South West Strategic Health Authority has been cleared of having any improper influence over the dismissal of a hospital chief executive.

John Watkinson, former chief executive of the Royal Cornwall Hospitals Trust, claimed his suspension and dismissal was the result of a “hidden agenda” on the part of the SHA and its chief executive Sir Ian Carruthers.

Mr Watkinson was dismissed following the publication of a damning report into the performance of the trust, prompted by an earlier highly critical report into his management in his former role as chief executive of Bromley Hospitals Trust.

He maintains the reports were an excuse and the real reason for his dismissal was his opposition to plans to transfer the treatment of some upper gastrointestinal cancers from Cornwall to Devon. He successfully sued for unfair dismissal at an employment tribunal last year although the trust is appealing the decision.

However, an independent review by Verita, published on Tuesday, found no evidence to substantiate Mr Watkinson’s claims.

The review, which was ordered by health secretary Andrew Lansley in June this year, states: “The SHA put pressure on the RCHT board, but was justified in doing so.

“It is clear that the highest levels of the NHS and Department of Health believed that the Bromley report justified a review in Cornwall.

“We do not consider that the SHA had a ‘hidden agenda’.”

It found the SHA was “motivated by its knowledge of the contents of the Bromley report, set in the context of an unforgiving mood among politicians and the public towards senior and well paid hospital managers not being held to account when serious failings occur on their watch”.

The review also heard from from Ben Bradshaw, a health minister at the time of the publication of the Bromley report in 2008, who described how the political environment had changed following the events at Maidstone and Tunbridge Wells Trust where chief executive Rose Gibb left with a fininacial settlement before a highly crtical report was published.

Mr Bradshaw said that Maidstone had been “…a real wake-up call to Alan (Johnson) and to me as to how was it possible that somebody who had overseen failure that had led to people dying in quite large numbers would not only receive a massive pay-off, but would then probably go off into some other job. There was real concern”.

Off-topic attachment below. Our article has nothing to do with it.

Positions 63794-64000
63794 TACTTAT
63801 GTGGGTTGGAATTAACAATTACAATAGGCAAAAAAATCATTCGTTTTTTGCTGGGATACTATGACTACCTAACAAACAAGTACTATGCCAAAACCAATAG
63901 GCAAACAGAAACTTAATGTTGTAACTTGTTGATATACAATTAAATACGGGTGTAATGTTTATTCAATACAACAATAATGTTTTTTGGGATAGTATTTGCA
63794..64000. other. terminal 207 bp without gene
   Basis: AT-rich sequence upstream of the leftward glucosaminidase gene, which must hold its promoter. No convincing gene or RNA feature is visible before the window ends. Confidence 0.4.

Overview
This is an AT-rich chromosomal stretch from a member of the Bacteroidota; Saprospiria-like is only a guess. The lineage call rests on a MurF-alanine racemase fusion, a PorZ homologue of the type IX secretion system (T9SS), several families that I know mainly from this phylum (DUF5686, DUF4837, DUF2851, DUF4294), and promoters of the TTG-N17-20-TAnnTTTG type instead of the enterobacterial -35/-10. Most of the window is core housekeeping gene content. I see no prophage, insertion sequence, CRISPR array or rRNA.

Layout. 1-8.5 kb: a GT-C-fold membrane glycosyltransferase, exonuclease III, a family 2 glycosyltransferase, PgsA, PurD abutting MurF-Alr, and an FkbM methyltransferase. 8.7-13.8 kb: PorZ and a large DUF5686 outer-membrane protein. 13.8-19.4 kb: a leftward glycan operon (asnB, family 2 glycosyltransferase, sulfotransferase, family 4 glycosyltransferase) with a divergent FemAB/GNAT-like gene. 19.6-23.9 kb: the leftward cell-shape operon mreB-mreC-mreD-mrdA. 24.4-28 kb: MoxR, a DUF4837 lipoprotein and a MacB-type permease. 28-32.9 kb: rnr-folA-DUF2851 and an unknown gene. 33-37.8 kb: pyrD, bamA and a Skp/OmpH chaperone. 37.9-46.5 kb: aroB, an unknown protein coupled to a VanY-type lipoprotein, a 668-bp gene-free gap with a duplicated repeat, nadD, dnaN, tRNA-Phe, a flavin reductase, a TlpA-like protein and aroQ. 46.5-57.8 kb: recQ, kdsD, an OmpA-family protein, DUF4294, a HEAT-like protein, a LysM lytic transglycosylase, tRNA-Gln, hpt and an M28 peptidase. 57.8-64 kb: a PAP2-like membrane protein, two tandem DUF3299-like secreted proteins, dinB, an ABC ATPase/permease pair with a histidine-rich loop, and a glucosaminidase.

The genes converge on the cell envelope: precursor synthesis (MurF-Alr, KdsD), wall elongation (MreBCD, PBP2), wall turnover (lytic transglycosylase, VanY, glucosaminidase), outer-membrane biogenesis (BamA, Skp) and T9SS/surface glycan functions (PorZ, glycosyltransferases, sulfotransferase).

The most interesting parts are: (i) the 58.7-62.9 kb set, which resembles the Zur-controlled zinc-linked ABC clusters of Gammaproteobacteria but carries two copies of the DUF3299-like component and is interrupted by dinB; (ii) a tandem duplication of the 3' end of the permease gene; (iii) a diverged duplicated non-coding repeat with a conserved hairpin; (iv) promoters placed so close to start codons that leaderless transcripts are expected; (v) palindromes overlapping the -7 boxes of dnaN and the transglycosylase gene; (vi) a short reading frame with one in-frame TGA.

The review conceded that Sir Ian Carruthers “has a reputation for plain speaking and assertive management” that some find uncomfortable but found “on the balance of probabilities, the SHA did not behave improperly.”

Both NHS South West and the RCHT welcomed the report.

A spokesman for the SHA said: “It makes clear that the actions taken by the South West Strategic Health Authority were entirely appropriate, proportionate and fully in line with our role.

In particular, the report finds no evidence that the Royal Cornwall Hospitals NHS Trust board’s dismissal of Mr Watkinson was motivated by any ‘hidden agenda’ of its own or of the SHA, or was a result of pressure from the SHA.

“Our focus has always been on safeguarding NHS services in Cornwall and today’s outcome means we can draw a line under this and move forward in continuing to build better services for NHS patients across Cornwall.”

Mr Watkinson criticised the process used by Verita to produce the report which involved taking evidence in private.

In a statement he said: “The Employment Tribunal described my treatment as a ‘travesty of anything approaching basic concepts of fairness’. Yet the Verita report says RCHT behaved appropriately: that is an extraordinary finding, in my opinion.

“I raised my concerns over the process Verita was adopting both with the company themselves and with the Department of Health. One of the things that deeply concerned me was that Verita was taking evidence behind-closed-doors. This would allow witnesses who did not appear at the Employment Tribunal including people from whom the tribunal wished to hear to say what they wanted without any cross examination of their claims.  In my judgment there are numerous examples of the Verita Report accepting behind-closed-doors assertions as facts, even to the point of ignoring clear evidence to the contrary.

“It is my opinion, the Verita process is so deeply flawed and so lacking in transparency that the company’s report loses all credibility.”

However, report author Lucy Scott-Moncrieff told HSJ where conclusions had been drawn from evidence given in private the details of what had been said was included in the report.

She said: “We tried to unpick a very complicated situation. Although we spoke to a lot of people we did to a very large extent base our conclusions on the written documents which show a somewhat different story to the tribunal.

“We understand that these are not welcome conclusions for Mr Watkinson but we have to say what we find.”